Although this treat has British and American roots, it's since traveled across borders to be enjoyed by other countries. French chefs have embraced the dessert despite its simplicity, while German cooks often put their own spin on it by including raisins and rum. The beauty of the crumble is that it can be made myriad ways using a plethora of different fruits, as long as the basic elements stay the same: the sweet fruity layer and the streusel-like topping.
Cobblers Were A Colonial Creation
Cobblers may have walked so that crumbles could run, as the former first popped up in the 1800s. But their origin stories have plenty in common — both of these desserts began as less fancy versions of pie from those who didn't have as much access to highly sought-after ingredients as the wealthy. But while crumbles became popular during World War II in Britain, cobblers were invented by colonial settlers in the early days of the U.S. These folks aimed to imitate the dishes they previously made in their homeland of Europe but with ingredients that they could get their hands on in their new country.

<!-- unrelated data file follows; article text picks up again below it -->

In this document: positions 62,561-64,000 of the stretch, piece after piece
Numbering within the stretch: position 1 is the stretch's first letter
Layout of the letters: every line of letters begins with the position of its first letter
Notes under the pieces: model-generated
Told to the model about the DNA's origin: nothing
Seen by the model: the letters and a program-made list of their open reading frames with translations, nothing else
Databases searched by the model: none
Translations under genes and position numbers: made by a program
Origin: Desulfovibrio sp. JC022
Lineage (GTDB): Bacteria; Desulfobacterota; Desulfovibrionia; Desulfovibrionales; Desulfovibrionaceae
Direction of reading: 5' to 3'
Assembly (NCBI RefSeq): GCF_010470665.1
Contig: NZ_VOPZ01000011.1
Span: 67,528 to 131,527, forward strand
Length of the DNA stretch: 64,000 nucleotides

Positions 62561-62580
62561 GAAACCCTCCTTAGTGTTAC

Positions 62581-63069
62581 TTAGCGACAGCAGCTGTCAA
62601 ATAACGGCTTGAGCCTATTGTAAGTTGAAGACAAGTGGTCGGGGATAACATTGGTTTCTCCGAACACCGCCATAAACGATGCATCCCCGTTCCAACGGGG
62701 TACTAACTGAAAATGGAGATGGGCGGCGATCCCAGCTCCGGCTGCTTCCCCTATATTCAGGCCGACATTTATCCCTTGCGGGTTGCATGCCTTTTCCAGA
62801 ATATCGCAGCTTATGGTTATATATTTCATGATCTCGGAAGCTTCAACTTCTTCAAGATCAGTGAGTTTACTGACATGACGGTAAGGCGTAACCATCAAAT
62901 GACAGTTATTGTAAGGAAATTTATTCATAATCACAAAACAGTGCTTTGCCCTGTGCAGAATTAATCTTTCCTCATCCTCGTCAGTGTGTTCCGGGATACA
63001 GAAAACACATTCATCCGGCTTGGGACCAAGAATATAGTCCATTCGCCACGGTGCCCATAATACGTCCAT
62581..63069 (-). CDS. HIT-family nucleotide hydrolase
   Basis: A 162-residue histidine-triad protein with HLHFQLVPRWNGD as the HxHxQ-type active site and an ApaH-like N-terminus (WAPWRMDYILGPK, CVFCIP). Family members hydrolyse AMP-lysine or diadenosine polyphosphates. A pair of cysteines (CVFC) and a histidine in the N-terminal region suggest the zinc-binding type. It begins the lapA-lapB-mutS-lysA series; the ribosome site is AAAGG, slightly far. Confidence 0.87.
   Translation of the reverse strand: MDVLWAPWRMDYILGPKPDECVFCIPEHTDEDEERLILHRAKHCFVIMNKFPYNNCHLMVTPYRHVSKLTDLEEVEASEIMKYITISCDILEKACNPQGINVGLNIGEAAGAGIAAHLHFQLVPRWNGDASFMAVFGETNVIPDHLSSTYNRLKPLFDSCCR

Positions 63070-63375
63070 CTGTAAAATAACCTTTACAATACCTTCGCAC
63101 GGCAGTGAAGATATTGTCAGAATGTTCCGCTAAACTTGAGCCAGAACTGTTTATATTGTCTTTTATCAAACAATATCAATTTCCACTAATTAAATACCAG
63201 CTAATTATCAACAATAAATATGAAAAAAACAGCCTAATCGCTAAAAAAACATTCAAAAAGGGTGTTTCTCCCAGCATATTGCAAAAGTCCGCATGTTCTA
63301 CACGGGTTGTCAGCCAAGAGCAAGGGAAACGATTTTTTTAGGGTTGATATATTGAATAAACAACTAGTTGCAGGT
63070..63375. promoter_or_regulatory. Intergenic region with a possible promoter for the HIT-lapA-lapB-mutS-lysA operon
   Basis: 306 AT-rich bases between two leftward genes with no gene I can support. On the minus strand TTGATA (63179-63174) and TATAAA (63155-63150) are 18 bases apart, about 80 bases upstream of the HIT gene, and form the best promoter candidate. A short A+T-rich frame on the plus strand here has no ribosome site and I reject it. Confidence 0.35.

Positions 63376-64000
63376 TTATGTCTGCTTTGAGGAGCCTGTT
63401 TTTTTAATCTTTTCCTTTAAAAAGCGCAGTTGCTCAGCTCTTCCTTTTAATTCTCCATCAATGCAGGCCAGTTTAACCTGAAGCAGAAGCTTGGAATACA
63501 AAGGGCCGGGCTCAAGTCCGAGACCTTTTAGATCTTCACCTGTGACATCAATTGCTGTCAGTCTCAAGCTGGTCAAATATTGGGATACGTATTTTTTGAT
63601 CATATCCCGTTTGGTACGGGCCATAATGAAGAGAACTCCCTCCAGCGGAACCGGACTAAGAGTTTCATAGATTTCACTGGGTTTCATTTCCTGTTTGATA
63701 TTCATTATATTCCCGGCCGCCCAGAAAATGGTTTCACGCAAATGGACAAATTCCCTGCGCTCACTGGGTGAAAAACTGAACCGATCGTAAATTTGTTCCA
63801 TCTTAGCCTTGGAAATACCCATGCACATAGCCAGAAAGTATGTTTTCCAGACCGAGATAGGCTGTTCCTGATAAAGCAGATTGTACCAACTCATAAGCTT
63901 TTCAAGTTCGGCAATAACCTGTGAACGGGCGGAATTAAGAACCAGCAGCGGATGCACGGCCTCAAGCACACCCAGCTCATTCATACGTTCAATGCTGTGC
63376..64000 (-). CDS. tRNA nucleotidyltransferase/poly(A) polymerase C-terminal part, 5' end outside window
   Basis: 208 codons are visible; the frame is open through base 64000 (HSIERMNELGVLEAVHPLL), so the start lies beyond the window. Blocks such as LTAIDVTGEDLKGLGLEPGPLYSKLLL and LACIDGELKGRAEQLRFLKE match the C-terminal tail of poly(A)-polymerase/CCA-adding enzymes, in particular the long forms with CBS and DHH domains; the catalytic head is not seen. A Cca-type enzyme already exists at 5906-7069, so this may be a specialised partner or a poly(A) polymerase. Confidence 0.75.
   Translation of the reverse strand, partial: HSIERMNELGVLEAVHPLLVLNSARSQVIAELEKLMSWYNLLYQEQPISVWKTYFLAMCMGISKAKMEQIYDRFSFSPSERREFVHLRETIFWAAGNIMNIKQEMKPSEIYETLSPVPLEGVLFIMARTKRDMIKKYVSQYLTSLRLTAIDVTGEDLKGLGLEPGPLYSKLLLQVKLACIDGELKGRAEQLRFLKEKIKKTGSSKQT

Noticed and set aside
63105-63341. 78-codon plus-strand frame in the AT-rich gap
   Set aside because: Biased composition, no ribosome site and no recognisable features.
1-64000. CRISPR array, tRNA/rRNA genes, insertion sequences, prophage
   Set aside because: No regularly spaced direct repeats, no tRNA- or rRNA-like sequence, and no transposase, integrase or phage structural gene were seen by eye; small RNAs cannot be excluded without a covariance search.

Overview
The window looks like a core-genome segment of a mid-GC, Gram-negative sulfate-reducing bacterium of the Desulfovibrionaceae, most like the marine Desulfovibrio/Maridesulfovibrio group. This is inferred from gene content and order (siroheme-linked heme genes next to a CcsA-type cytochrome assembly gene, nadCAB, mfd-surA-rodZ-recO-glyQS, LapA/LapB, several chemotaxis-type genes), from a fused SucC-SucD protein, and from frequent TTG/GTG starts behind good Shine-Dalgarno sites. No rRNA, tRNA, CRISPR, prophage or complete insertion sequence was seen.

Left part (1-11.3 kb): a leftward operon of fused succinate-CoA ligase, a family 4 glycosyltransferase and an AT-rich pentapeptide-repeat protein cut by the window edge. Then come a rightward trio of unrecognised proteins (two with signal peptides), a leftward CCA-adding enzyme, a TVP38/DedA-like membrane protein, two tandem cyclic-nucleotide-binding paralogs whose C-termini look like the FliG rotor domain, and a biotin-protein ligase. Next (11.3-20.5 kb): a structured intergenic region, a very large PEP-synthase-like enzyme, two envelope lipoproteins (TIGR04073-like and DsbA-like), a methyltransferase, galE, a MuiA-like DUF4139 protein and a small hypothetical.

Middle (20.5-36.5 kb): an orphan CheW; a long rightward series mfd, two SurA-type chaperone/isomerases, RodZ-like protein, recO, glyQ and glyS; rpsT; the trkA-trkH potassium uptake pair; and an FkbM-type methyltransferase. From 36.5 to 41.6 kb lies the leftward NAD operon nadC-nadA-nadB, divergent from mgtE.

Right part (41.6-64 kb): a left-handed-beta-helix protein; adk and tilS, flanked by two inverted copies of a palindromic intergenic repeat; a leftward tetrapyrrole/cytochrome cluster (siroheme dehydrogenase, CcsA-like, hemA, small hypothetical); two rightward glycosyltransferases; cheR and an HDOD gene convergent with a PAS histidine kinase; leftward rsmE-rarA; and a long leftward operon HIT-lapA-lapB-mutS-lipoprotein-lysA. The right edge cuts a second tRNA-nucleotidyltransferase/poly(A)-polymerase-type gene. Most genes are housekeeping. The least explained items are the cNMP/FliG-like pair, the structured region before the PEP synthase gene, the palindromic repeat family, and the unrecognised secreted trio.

While we typically make cobblers in the oven today, settlers back in the day often cooked theirs over a fire in a cast-iron pan. They loved them so much that they would eat them for breakfast, lunch, or dinner, and it took until the end of the 19th century until they morphed into dessert territory — so if you've ever had the urge to down your cobbler in the middle of the day, you're simply following in the footsteps of early American colonists. As the dessert became more well known, it traveled across the U.S., where different regions put their own spin on it. Peaches became a popular fruit of choice in the South, for instance, while huckleberries were beloved in the Northwest.
Crumbles Use A Streusel-Like Topping